Epilepsy and Disability - The Unknown Devil

Dr Nirmal Surya, Neurologist, Founder Trustee & Chairman, Epilepsy Foundation India, Mumbai, Maharashtra, India

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Published: Sep 3, 2020 04:17:02 PM IST
Updated: Sep 4, 2020 03:05:30 PM IST

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Epilepsy and Burden of Disease

Epilepsy is a central nervous system (neurological) disorder where brain activity becomes abnormal, causing seizures or periods of unusual behavior, sensations and sometimes loss of consciousness. Epilepsy is a global public health issue that affects people of every race, caste, religion, and gender worldwide. Close to 50 million people worldwide are estimated to be living with epilepsy. In developing countries, the life-time prevalence rate for epilepsy ranges from 1.5-14 per 1000 in Asia, 5.1-57.0 per 1000 in Latin America and 5.2-74.4 per 1000 in sub-Saharan Africa.

Disability is known as any limitation or incapacity resulting from impairments to perform an activity in a manner or within the range considered normal for the human being. Neuro-disability defines a category of congenital or acquired long-term disorders due to brain & /or neuromuscular system dysfunction that creating functional limitations. Neurodisability is poorly characterized and global estimates are highly likely to underestimate its prevalence in developing countries, given the high frequency of risk factors, fast-growing population, and high mortality in children with severe neurodisability.

Literature shows that 30-35 % of people with epilepsy have severe neurological co-morbidities and 30% have moderate neurological co-morbidities on average. Cerebral palsy, autism, attention deficit hyperkinetic disorders, cerebrovascular accident, traumatic brain injury & infectious encephalitis are the commonest conditions associated with epilepsy. People with epilepsy have physical, cognitive, speech and communicative disorders which may go undiagnosed in the earlier stages or if not assessed by a trained, expert multi disciplinary team.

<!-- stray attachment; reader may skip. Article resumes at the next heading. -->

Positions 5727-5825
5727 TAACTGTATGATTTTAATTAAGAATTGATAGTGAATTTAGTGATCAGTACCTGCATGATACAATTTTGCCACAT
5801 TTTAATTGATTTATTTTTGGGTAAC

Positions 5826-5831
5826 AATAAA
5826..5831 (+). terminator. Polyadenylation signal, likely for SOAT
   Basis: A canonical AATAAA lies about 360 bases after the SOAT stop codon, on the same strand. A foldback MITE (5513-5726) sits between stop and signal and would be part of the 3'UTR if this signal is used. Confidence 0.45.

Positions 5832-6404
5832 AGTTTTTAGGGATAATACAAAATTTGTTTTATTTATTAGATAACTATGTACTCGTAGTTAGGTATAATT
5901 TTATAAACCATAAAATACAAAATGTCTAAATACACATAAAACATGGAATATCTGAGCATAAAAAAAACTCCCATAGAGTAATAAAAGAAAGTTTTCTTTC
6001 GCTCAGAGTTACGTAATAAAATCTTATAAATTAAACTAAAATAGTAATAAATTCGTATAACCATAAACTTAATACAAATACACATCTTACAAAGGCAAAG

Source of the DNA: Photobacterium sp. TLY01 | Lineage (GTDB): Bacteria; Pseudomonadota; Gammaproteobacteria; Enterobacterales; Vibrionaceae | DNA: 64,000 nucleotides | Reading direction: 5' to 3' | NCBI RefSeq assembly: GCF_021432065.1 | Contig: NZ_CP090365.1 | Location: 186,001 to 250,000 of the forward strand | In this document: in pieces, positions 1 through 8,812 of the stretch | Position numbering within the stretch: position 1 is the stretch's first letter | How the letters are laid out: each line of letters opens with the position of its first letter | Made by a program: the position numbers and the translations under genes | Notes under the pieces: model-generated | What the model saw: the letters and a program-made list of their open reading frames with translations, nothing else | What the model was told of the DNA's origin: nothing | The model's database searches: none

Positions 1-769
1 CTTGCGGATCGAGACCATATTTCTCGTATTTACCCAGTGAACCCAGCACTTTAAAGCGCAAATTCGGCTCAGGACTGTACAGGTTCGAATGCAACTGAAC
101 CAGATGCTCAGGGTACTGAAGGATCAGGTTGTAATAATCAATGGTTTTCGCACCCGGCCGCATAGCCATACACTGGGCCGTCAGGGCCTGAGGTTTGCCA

The physical disabilities include hemi paresis, ataxia, dystonia, global developmental delays, spasticity or tremors. Cognitive disabilities include intellectual disabilities, autism, attention deficit hyper or non hyper disorders. Speech and communicative disorders such as slurred speech, Wernickes aphasia, Brocas aphasia, global aphasia, apraxia are also seen.

Psychological problems such as depression, anxiety, disorientation, panic etc are also seen in people living with epilepsy. Few studies have 30-40% children with epilepsy have intellectual disabilities; 7-20% children have autism spectrum disorders. Literature has shown the more serious the neurological co-morbidity, higher the incidence of epilepsy and greater the chances of secondary disability.

Epilepsy in developed countries has various myths, taboos and misunderstandings associated with epilepsy which leads to stigmatization of epilepsy, thus people with epilepsy have social and psychological co morbidities such as social withdrawal, discrimination & depression. Each Condition, disability needs to be addressed separately along with Epilepsy. Hence a multi disciplinary comprehensive epilepsy is needed to provide a holistic approach of care. The psychological or social co morbidities secondary to epilepsy can pose a greater challenge to treat than the primary condition i.e Epilepsy itself.

Disclaimer: The views, suggestions and opinions expressed here are the sole responsibility of the experts. No Forbes India journalist was involved in the writing and production of this article.

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